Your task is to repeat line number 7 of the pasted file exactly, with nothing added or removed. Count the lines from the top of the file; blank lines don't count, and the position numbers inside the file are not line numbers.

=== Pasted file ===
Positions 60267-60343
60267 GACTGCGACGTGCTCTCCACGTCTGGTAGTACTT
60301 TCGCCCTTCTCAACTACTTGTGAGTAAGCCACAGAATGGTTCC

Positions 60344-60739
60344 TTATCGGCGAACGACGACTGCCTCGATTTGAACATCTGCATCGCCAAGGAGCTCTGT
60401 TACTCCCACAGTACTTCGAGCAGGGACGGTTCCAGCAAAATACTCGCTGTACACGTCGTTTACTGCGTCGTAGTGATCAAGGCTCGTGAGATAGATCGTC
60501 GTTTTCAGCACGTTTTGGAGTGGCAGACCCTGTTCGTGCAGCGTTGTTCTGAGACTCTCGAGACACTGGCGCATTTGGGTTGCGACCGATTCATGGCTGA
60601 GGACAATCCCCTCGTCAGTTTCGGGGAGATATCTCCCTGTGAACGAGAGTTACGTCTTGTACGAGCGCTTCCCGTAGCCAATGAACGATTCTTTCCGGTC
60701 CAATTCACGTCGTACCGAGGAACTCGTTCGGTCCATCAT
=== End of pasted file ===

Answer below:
60501 GTTTTCAGCACGTTTTGGAGTGGCAGACCCTGTTCGTGCAGCGTTGTTCTGAGACTCTCGAGACACTGGCGCATTTGGGTTGCGACCGATTCATGGCTGA